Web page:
Mentoring has become a hot topic in many companies, but what makes this different from the coaching trend that has been around for a while and how can this help us increase remote worker retention?

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First of all, let’s agree that mentors and coaches have different roles within a company, although they may seem interchangeable at times. A coach will focus on a short-term project within your company with a very specific task and objective in mind. On the other hand, a mentor will be a person who will focus on a long-term process built on mutual trust and respect. In the same light, it makes a coach formalize a more structured and formal relationship with your employees, whereas mentors have a more informal association. Because of this, you will most likely find that mentors have first-hand access to their mentees work, but instead a business coach will not need this to do his or her job.

As top priority, a business mentor will aim to help his or her mentee to hone in on their skills for their personal professional development, which will affect employees not only in their current jobs, but in the future as well. A coach will more than likely have a big impact on improving your employee’s performance at their current job. By understanding the differences, your company can decide which tasks or situations require more attention and thus defining if you’d be better off having a business mentor or coach.

Companies can use mentoring in many different ways like career development, leadership development, diversity mentoring, reverse mentoring or knowledge transfer. In career development, companies realize the importance of aligning personal professional development goals and organizational goals, and thus they open spaces to encourage a learning culture within the company where mentors and mentees can reach those goals together. When during this process you discover high potential employees you can definitely implement leadership development, which will hone in on the skills required for future leaders in your company. By pairing up diverse career paths, ages, experience and backgrounds you can impulse creativity, innovation and even gain new perspectives for business strategies by using diversity mentoring. In reverse mentoring, you will be pairing an older more experienced employee with a young and less experienced one, where the latter one will be the mentor. The idea is that this younger mentor can provide insight to trending topics in the market, technological advances and up-to-date information on the industry. Despite the fact that the younger employee is the mentor, it will always be a two-way street. Finally, knowledge transfer is great for short-term or long-term goals where companies can organize, create, capture and distribute knowledge within all the workers in a company. Since there is a direct contact with the person who is transferring the knowledge, it takes substantially less time than traditional methods.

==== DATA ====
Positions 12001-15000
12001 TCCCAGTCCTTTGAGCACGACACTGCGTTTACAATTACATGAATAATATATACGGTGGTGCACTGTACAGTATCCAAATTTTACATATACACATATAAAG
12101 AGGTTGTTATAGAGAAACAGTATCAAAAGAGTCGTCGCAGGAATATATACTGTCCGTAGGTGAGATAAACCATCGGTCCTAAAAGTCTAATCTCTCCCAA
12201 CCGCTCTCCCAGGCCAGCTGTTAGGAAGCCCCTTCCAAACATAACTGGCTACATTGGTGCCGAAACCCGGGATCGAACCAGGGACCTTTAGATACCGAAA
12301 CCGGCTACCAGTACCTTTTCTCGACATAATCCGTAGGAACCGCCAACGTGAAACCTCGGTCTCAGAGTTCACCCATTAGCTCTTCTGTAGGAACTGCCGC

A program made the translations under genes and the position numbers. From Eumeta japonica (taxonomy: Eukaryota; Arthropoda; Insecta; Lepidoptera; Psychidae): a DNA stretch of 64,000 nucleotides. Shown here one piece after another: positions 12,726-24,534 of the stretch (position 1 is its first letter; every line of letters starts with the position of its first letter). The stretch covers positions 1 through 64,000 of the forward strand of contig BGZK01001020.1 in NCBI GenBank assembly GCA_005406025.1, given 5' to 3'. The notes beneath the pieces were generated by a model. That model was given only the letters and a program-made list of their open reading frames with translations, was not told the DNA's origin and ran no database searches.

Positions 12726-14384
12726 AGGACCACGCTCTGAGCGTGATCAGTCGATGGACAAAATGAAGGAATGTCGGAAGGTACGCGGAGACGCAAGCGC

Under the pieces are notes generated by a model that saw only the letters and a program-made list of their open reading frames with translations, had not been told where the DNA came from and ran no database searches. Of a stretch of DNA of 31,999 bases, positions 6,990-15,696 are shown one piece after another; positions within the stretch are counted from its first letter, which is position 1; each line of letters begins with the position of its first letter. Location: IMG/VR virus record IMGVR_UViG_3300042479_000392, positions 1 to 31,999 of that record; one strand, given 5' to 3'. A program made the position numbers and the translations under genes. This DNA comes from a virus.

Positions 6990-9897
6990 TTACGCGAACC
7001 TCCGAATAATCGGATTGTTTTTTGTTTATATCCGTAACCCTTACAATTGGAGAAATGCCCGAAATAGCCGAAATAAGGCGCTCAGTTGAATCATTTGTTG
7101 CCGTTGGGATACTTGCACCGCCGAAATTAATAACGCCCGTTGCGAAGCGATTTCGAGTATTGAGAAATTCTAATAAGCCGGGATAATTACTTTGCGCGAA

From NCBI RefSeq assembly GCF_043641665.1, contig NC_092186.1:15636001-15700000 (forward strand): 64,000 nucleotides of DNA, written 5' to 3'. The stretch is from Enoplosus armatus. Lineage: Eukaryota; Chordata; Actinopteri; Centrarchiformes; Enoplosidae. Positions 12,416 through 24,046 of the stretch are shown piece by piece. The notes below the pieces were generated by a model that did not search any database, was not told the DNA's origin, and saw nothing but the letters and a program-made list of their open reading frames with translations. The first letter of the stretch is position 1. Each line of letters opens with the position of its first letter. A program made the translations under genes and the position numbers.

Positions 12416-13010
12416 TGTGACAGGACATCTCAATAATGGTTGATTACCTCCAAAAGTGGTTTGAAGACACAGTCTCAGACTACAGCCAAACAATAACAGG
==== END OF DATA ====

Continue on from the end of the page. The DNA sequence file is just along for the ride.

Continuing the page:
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As a trend in 2016, more and more companies are taking on remote employees under different schemes, but at the end a concern has arisen from this new trend, which is how to engage and increase retention in an employee that hardly or never comes into the office. That’s where mentoring has, during this year, become an innovative way to maintain an open channel of communication with all employees independent of the telecommuting strategy implemented or the physical location.

Top performing companies are looking towards pairing up technology and mentoring to offer remote employees the opportunity of participating in employee development and training on their own schedule. Besides helping employees develop their careers, it can help companies improve recruitment of millennials and other top talent in the industry that are all for telecommuting solutions, but value skills development. By planning out a strategy you can ensure that the process can be tracked and you can get reports in the progress each employee has had. There are more and more alternatives to learning nowadays, so it’s well worth it to explore the options and implement them in this innovative way of letting your employees engage.

Now, the other thing you must keep in mind is who to assign to your remote employee as a mentor. There are two ways you can go about this. It will come down to how your employee is reacting towards being a remote employee. If he is really looking forward to it and wants to gain insight as to how to become better at it, it would come in handy to assign a mentor that has had a successful experience of being a telecommuting employee, so he can pass along any wisdom. On the other hand, if you have an employee that feels a little left out due to his new position, but for other reasons wants or needs to be remote, than a good choice for him or her would be to find a mentor within the company, that can keep them in the loop and can keep them connected to everyone else at the office.